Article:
«He fought like a Berber»: For whom the bell tolls by Ernest Hemingway

For whom the bell tolls Book

In his eleven-volume set of books, the story of civilization, Will Durant confirms that civilization thrives when the state of worry and unrest is over. That’s to say, when man gets rid of fear and anxiety, his natural motives of curiosity and creation become free and thus pave the way to understand life and make prosperity.
The Berbers, throughout their history, have been targeted by many nations and empires; the Romans, the Greeks, the Pharaohs, the Vandals, the Portuguese, the Phoenicians, the Arabs and finally by the French and the Spaniards in the 19th and the 20th centuries.

These prolonged and constant assaults on the Berbers played a great role in the devastation of their civilization and in the killing of their creative soul, too. Arabs, for instance, were Bedouins at that time when they conquered North Africa under the pretext of converting the Berber “infidels” to Islam. At this very point, I’d like to refer to Ibn Khaldoun who describes the Bedouins in his Almoqaddima as enemies and subverters of civilization. In my modest opinion, this is what in fact happened to Berbers; hundreds and hundreds of years of civilization were distorted, crops were burned, and houses and castles were demolished and replaced by tents. This massive destruction and offensive had no reason other than those Bedouins’ instinct to subvert and destroy all what was new and different to them. It is also worthy to mention that Berbers established libraries which were completely burned by those intruders.

This state of trouble always kept the Berbers in a state of self-defence. Thus, they were obliged to give less importance to building a strong “valuable” civilization. In other words, their human instincts of curiosity and their intention to sustain their own community had never been satisfied. According to Will Durant, fear of the unknown is a psychological situation that kills the faculty of creation and organization. Nevertheless, the Berbers had unprecedented symbiosis with foreign civilizations, as a case in point; the Roman Empire and the Pharaons (which, by the way, no longer exist). Also, they led great expeditions to spread Islam in Spain and in the sub-saharian Africa. In addition, there were great writers and thinkers such as Saint Augustine (354-430AD) whose works, including the confessions, are still widely read around the world. Lucius Apuleius who composed the metamorphoses or the golden ass (Assinus Aureus), which inspired W. Shakespeare to draw upon his famous a midsummer night’s dream…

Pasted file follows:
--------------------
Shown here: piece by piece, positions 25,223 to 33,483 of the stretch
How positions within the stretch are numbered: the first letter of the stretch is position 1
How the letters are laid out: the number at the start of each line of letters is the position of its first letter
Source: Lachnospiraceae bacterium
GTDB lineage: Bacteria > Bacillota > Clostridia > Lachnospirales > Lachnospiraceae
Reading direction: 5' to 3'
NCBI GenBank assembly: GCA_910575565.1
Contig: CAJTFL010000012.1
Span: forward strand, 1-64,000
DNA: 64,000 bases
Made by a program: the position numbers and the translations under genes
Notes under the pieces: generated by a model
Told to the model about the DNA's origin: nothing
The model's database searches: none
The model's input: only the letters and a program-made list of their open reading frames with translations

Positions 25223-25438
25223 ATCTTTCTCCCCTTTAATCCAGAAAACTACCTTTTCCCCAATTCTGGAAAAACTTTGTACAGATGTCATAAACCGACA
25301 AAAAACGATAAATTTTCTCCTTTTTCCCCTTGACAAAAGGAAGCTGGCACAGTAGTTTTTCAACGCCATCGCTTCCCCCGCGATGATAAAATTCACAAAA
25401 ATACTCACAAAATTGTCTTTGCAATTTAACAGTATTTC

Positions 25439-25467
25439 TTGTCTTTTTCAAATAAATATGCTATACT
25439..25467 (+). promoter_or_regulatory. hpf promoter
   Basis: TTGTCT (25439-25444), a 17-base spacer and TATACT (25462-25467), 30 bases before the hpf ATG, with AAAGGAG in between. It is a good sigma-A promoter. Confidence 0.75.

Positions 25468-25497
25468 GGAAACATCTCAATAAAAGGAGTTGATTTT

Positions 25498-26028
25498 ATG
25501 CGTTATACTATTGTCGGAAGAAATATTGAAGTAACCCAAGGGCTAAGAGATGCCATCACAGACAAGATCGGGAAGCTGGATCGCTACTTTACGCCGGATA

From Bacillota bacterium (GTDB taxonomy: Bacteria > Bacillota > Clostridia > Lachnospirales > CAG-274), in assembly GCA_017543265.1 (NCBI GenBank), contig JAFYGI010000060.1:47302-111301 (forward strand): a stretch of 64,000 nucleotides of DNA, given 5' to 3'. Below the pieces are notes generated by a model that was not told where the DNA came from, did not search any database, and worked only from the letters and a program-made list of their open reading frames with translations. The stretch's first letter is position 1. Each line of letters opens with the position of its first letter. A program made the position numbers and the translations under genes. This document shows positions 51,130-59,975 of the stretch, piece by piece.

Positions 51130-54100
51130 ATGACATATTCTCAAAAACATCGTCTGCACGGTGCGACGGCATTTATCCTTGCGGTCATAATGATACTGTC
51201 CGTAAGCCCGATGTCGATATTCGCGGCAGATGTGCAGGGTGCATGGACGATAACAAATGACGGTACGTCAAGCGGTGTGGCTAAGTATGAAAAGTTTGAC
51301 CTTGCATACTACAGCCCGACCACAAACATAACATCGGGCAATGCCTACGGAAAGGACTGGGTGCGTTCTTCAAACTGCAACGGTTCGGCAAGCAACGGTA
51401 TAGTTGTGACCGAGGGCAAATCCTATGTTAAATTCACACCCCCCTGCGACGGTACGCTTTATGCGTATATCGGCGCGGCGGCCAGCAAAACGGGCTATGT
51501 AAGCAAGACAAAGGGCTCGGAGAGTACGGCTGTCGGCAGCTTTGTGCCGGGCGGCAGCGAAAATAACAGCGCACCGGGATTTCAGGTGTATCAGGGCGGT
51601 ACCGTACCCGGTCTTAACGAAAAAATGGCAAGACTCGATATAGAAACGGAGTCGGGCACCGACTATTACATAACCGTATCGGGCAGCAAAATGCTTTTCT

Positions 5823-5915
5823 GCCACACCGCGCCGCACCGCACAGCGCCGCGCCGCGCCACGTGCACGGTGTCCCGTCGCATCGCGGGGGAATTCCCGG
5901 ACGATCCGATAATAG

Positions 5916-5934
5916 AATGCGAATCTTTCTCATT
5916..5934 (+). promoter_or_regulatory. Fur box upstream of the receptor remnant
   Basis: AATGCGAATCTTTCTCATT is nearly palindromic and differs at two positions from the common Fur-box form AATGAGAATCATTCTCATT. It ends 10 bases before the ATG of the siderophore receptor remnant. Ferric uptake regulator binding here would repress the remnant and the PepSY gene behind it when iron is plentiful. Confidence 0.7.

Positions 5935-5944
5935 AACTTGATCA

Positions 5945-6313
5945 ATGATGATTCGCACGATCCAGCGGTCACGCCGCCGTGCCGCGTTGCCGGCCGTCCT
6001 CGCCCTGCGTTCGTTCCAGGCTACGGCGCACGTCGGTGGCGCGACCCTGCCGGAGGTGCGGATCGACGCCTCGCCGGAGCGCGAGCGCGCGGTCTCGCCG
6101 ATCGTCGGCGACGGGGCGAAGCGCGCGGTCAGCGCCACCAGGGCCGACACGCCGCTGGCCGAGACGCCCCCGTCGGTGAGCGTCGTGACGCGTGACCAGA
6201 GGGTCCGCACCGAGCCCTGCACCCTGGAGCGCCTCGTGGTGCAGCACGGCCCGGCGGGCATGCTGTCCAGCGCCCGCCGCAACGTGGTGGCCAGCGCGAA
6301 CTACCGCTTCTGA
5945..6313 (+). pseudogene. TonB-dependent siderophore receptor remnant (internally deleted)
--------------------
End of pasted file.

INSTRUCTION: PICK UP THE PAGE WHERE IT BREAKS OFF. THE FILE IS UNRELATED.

To sum up, their geographical location and other objective and subjective factors kept the Berbers under the mercy of such assaults and offensives. However, the Berber will to exist and co-exist has never been exhausted; history reminds us of great Berber warriors like Adrikan, who fought against the Greeks, Shishong, who fought and ruled over the Egyptians, Ugarthan who baffled the Romans, Axil who resisted the Umayyad occupation, Dehya who succeeded him as the war leader of the Berber tribes in the 680s and opposed the encroaching Arab armies, and recently the founding father of guerrilla-war, M.A. Al-khattabi (1882 – 1963).

Written by Khalid Hajjioui

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